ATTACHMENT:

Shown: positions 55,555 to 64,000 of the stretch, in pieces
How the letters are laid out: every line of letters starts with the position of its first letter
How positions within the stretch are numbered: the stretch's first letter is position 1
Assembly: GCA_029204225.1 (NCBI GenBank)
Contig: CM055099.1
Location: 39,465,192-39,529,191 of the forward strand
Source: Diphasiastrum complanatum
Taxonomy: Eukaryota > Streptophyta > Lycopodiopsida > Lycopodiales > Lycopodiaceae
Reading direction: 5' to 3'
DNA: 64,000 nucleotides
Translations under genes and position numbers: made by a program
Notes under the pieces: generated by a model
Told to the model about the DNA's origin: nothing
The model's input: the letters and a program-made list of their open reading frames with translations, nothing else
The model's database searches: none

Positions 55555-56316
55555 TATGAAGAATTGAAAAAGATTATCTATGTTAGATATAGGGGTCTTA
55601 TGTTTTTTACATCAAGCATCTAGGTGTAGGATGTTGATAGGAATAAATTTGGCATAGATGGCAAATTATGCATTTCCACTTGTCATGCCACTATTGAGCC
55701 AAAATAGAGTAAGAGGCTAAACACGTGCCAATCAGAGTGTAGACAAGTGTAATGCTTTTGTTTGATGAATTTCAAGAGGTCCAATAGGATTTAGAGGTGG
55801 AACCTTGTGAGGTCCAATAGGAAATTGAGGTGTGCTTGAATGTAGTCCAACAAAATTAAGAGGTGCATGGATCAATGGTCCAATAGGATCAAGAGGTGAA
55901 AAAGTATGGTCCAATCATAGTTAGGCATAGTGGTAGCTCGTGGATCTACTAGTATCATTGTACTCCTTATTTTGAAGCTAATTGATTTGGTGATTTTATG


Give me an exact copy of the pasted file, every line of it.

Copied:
Shown: positions 55,555 to 64,000 of the stretch, in pieces
How the letters are laid out: every line of letters starts with the position of its first letter
How positions within the stretch are numbered: the stretch's first letter is position 1
Assembly: GCA_029204225.1 (NCBI GenBank)
Contig: CM055099.1
Location: 39,465,192-39,529,191 of the forward strand
Source: Diphasiastrum complanatum
Taxonomy: Eukaryota > Streptophyta > Lycopodiopsida > Lycopodiales > Lycopodiaceae
Reading direction: 5' to 3'
DNA: 64,000 nucleotides
Translations under genes and position numbers: made by a program
Notes under the pieces: generated by a model
Told to the model about the DNA's origin: nothing
The model's input: the letters and a program-made list of their open reading frames with translations, nothing else
The model's database searches: none

Positions 55555-56316
55555 TATGAAGAATTGAAAAAGATTATCTATGTTAGATATAGGGGTCTTA
55601 TGTTTTTTACATCAAGCATCTAGGTGTAGGATGTTGATAGGAATAAATTTGGCATAGATGGCAAATTATGCATTTCCACTTGTCATGCCACTATTGAGCC
55701 AAAATAGAGTAAGAGGCTAAACACGTGCCAATCAGAGTGTAGACAAGTGTAATGCTTTTGTTTGATGAATTTCAAGAGGTCCAATAGGATTTAGAGGTGG
55801 AACCTTGTGAGGTCCAATAGGAAATTGAGGTGTGCTTGAATGTAGTCCAACAAAATTAAGAGGTGCATGGATCAATGGTCCAATAGGATCAAGAGGTGAA
55901 AAAGTATGGTCCAATCATAGTTAGGCATAGTGGTAGCTCGTGGATCTACTAGTATCATTGTACTCCTTATTTTGAAGCTAATTGATTTGGTGATTTTATG